Old Trafford is arguably one of the most famous sporting venues on the planet. Located on the west side of Greater Manchester, the stadium is home to Manchester United Football Club.
With a current capacity of 75,643, it is the largest club stadium in the United Kingdom and the eleventh-largest in Europe. To some extent Old Trafford has always been a “special place” within English football. Whether away fans like it or not, it’s certainly a number one destination to visit.
Let’s have a little history of Old Trafford, before we get into the review itself. The stadium was originally designed by Scottish architect “Archibald Leitch”, who designed several other stadia including Anfield, Arsenal Stadium, Ayresome Park, Ibrox and maany more.
The ground was originally designed with a capacity of 100,000 spectators and featured seating in the south stand under cover, while the remaining three stands were left as terraces and uncovered. Upon the outbreak of the Second World War, Old Trafford was requisitioned by the military to be used as a depot. On 11 March 1941, a German air-raid destroyed much of the stadium, notably the main stand (now the South Stand).
Old Trafford Layout
Today, the first impressions of Old Trafford are as you would expect, it’s simply a stunning stadium, arguably one of the best in the world. Since the 1990’s it has had major re-development to create a premier sporting stadium, which is certainly the envy of clubs throughout the world.
The current structure of the stadium has four covered all-seater stands, officially known as the Sir Alex Ferguson (North), the East Stand , Sir Bobby Charlton Stand (South) and the West Stand (also known as the Stretford End).
Each stand has at least two tiers, with the exception of the Sir Bobby Charlton Stand, which only has one tier due to construction restrictions. This means the ground is slightly imbalanced with the smaller Bobby Charlton stand. However this stand does have it’s plus points, for example the view of the other three stands is simply magnificent, and you “feel” a lot closer to the action, instead of being higher up in a tier.
The biggest stand in the stadium is The Sir Alex Ferguson Stand, formerly known as the United Road stand and the North Stand, this runs over the top of United Road. The stand is three tiers tall, and can hold about 26,000 spectators, the most of the four stands. It can also accommodate a few fans in executive boxes and hospitality suites.
The North Stand was renamed as the Sir Alex Ferguson Stand on 5 November 2011, in honour of Alex Ferguson’s 25 years as manager of the club. A 9-foot statue of Ferguson was erected outside the stand on 23 November 2012 in recognition of his status as United’s longest-serving manager.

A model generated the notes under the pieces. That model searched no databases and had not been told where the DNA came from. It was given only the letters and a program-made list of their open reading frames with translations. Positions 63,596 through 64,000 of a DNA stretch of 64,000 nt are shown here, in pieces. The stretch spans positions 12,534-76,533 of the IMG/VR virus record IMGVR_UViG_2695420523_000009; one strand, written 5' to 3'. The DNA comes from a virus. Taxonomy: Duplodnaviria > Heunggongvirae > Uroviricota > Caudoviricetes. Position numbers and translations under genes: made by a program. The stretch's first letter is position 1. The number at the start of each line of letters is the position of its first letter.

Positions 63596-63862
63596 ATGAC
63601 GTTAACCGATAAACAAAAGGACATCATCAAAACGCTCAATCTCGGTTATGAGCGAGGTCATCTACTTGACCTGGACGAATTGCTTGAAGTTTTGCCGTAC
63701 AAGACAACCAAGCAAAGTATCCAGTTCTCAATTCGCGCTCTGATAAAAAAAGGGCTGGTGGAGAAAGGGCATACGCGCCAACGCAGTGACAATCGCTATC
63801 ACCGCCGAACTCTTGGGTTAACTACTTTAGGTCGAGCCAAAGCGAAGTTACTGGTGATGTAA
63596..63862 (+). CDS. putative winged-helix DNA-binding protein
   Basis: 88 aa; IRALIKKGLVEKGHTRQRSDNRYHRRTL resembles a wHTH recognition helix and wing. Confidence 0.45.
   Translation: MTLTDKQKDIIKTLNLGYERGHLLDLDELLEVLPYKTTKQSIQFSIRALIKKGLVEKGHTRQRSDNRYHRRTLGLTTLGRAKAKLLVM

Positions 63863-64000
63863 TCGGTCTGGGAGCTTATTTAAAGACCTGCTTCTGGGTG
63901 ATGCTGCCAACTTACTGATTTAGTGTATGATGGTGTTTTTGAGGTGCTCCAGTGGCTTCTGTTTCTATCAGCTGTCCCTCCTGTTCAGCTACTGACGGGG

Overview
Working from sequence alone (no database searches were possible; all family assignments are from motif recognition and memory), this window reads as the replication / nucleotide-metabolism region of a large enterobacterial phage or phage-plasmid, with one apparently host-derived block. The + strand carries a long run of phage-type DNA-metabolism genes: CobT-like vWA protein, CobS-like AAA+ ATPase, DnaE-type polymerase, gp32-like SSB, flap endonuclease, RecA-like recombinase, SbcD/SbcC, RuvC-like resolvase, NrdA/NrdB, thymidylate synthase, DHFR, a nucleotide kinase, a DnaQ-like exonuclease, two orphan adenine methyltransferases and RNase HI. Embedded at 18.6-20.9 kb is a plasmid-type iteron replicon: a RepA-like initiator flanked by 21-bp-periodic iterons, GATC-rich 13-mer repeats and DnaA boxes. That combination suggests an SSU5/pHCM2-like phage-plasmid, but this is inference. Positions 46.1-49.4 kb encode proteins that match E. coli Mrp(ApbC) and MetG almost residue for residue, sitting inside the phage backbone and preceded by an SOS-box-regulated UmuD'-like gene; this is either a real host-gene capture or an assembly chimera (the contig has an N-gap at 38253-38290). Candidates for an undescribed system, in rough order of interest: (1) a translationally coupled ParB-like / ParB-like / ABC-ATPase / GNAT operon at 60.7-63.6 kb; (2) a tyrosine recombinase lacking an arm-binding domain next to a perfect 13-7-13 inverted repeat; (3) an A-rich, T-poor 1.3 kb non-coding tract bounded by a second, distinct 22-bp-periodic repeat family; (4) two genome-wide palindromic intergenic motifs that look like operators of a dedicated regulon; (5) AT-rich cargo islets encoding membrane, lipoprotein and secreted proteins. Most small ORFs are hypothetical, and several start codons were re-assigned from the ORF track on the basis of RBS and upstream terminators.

Opposite the Sir Alex Ferguson Stand is the Sir Bobby Charlton Stand, formerly Old Trafford’s main stand and previously known as “the South Stand”. Although only a single-tiered stand, the Sir Bobby Charlton Stand contains most of the ground’s executive suites and also plays host to any VIPs who may come to watch the match.
The dugout is in the centre of the Sir Bobby Charlton Stand, raised above pitch level to give the manager and coaches an elevated view of the game. Each team’s dugout flanks the old players’ tunnel, which was used until 1993. The current tunnel is in the South-West corner of the ground, and doubles as an entrance for the emergency services.
Arguably the most famous stand at Old Trafford is the West Stand, also known as the “Stretford End”. Traditionally, the stand is where the “hardcore” United fans are located, and also the ones who make the most noise. The stand is divided into two tiers holds around 14,000 supporters. In common with the rest of the stadium, has a cantilever roof.
The East Stand at Old Trafford is commonly referred to as the “Scoreboard End”, as it was the location of the scoreboard. The East Stand can currently hold nearly 12,000 fans, and is the location of both the disabled fans section and the away section. The East Stand has a tinted glass façade, behind which the club’s administrative centre is located. These offices are the home to the staff of Inside United, the official Manchester United magazine, the club’s official website, and its other admin departments.